A group of six former energy leaders has warned today that the UK’s utilities must adapt to the energy transition if they are to survive.
The warning comes from the likes of ex-SSE chief Ian Marchant, former RWE boss Volker Beckers and the previous National Grid CEO Steve Holliday, who’ve contributed to a new report issued today by Forum for the Future.
The report, titled ‘Wise Minds: The energy transition and large utilities’, argues that the energy system is currently changing “more fundamentally” than at any point since the industrial revolution.
It notes that since 2008, European utilities have lost more than €100 billion in value – Centrica’s value alone has halved – reinforced by the fact that the so-called ‘Big Six’ UK suppliers have witnessed their market share fall from 99% to 85% in the same time frame.
This transition, the ‘wise minds’ have concluded, is to benefit from four key drivers that have become commonly referred to within the industry as the four Ds; decentralisation, digitisation, decarbonisation and democratisation.
The decentralisation of power has been typified by the surging number of small-scale generators actively contributing to UK power demand. Having previously been supplied by as few as 80 generators, the country now has more than 900,000 independent providers of power at its disposal.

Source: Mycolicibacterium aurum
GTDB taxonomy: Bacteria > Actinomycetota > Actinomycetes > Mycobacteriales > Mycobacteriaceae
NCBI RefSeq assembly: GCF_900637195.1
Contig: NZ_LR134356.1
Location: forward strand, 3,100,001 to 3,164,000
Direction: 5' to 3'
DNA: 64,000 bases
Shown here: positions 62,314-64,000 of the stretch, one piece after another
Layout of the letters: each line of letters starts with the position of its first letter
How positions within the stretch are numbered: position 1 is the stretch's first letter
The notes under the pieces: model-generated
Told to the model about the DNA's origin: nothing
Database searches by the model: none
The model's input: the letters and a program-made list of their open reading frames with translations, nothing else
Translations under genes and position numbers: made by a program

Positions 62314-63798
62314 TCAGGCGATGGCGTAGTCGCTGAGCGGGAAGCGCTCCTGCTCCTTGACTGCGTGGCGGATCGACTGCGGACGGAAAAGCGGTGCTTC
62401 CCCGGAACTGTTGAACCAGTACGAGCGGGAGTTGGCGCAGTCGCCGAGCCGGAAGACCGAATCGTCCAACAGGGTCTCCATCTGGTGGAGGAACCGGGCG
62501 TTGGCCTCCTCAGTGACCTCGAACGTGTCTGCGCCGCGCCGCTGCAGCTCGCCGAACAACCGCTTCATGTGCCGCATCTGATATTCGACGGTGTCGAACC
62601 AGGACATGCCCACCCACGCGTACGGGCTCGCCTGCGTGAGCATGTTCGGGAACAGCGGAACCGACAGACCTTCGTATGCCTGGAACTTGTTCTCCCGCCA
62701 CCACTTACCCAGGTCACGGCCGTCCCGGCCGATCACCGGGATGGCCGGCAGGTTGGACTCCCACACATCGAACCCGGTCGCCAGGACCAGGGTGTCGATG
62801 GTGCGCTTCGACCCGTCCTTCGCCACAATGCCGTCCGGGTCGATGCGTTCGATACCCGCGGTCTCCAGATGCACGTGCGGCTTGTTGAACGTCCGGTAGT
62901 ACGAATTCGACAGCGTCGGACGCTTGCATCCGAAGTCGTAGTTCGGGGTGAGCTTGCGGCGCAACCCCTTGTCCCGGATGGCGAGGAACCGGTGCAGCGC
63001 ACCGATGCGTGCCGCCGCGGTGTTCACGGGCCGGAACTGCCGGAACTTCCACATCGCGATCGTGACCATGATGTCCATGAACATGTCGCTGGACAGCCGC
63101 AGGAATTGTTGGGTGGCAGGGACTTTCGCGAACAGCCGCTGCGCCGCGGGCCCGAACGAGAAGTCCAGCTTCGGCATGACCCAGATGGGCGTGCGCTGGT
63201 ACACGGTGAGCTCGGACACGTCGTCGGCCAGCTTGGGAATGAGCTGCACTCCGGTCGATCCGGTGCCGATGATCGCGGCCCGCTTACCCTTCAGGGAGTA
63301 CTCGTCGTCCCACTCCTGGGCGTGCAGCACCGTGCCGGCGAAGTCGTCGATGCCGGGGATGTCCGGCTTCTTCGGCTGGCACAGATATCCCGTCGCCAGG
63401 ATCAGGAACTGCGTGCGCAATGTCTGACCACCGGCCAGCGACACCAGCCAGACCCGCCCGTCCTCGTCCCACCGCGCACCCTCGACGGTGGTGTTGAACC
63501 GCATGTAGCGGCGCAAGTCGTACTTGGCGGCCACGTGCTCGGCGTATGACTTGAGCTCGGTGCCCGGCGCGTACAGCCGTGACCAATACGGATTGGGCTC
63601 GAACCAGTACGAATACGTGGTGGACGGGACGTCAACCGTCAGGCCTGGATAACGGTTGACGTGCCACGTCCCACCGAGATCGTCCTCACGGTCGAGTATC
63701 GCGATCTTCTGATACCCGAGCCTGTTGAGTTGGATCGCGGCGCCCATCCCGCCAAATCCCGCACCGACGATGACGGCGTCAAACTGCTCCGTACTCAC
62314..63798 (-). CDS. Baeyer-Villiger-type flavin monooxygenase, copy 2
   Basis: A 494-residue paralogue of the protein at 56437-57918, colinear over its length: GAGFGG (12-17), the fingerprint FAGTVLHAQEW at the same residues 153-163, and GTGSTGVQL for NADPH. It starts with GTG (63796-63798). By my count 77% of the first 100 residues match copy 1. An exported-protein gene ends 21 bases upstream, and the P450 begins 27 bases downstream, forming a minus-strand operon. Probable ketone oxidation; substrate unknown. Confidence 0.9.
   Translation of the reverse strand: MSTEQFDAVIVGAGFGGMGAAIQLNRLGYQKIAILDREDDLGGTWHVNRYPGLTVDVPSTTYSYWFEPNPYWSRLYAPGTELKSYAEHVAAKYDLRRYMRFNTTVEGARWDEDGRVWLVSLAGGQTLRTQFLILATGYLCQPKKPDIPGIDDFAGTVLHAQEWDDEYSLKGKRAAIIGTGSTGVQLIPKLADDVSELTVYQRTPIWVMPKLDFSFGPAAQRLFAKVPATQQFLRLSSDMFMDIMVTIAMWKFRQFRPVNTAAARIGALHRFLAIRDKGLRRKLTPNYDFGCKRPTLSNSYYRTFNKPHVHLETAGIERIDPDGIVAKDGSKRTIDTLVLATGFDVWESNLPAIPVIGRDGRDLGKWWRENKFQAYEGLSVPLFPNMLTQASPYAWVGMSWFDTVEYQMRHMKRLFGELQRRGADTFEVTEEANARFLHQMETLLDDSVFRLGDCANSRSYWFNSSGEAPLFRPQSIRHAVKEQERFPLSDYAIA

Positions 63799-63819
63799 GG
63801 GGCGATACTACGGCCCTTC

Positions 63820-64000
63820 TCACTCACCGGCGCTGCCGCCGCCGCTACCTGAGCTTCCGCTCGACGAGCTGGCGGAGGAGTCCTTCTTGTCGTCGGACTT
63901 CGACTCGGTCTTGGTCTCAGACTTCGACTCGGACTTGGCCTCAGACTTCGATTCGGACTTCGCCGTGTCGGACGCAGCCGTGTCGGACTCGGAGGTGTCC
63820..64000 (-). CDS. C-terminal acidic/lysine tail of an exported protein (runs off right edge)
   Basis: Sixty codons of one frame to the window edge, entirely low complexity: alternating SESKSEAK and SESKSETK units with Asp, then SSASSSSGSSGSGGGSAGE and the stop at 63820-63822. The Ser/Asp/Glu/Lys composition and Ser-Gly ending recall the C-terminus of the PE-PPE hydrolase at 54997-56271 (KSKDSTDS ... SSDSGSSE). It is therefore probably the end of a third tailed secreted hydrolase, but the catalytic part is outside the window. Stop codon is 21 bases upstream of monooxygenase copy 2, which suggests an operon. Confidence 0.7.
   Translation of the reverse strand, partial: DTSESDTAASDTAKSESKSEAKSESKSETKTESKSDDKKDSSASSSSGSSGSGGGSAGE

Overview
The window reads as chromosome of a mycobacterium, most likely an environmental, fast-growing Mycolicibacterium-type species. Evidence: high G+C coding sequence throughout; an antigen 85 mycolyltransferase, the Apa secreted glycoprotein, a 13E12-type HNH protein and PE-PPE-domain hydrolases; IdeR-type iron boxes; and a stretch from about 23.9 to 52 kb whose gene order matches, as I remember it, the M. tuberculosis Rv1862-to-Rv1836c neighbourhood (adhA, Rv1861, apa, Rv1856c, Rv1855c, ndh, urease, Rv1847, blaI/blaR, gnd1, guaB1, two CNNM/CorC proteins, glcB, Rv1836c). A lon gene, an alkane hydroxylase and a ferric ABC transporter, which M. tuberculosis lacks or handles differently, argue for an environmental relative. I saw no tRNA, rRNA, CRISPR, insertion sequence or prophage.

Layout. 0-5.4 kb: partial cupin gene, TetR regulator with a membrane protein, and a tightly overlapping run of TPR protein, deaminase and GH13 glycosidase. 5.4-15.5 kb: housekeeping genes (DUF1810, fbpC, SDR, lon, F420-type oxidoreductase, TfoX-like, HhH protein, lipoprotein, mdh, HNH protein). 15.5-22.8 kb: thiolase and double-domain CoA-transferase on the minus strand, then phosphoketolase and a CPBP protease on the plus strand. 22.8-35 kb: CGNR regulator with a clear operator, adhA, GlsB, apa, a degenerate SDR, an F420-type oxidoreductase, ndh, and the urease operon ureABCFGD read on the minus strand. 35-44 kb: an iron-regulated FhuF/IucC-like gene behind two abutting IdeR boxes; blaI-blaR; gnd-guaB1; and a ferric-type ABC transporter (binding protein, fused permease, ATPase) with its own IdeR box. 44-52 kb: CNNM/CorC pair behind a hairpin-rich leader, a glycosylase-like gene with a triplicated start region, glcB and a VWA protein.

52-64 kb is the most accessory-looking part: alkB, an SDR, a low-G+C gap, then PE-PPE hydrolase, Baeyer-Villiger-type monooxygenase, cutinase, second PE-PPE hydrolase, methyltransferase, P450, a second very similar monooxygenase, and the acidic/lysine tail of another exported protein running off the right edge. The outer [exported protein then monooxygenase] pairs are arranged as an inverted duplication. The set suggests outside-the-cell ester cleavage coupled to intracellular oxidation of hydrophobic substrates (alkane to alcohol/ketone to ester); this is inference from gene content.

This goes hand in hand with a wider democratisation of power as consumers and communities take control of their power and share the ownership. The digitisation and decarbonisation of power meanwhile has been driven by huge technological trends and exceptional reductions in cost best shown in solar and onshore wind.
The radical pace of change has led the report to conclude that power utilities can no longer deny or prevent the transition from occurring. They can either “embrace or block” that shift, with the latter option dismissed as a “fool’s errand”.
Instead utilities have been urged to “own their own disruption”, with Ian Marchant suggesting that utilities would be best served by watching consumer trends carefully.
“There is now a ‘prosumer’ revolution, where ordinary people and businesses are both producing more energy, with more and more households and communities becoming generators, actively creating their future energy system,” he said.
However former energy secretary and contributor to the report Sir Ed Davey had a stark warning for utilities, suggesting that the companies that will dominate the future energy market either don’t exist yet or are currently occupying markets other than power.
Davey could be referring to the likes of Apple, Google or Amazon. The online companies are huge proponents of renewables, have extensive generation assets at their disposal and have been linked with possible energy supply launches in the past.
Furniture giant IKEA has also discussed how it could become an energy supplier given its significant wind and solar portfolio.
Will Dawson, associate director for energy and climate at Forum for the Future and lead author of today’s report, said now was the time for utilities to embrace the future.
“It’s important that the large energy companies that have dominated for so long are playing their part to the full so we don’t lose the expertise and valuable assets they have built up.
“That means rapidly making decentralised, community and smart energy systems their core business, not innovation trials on the side,” he said.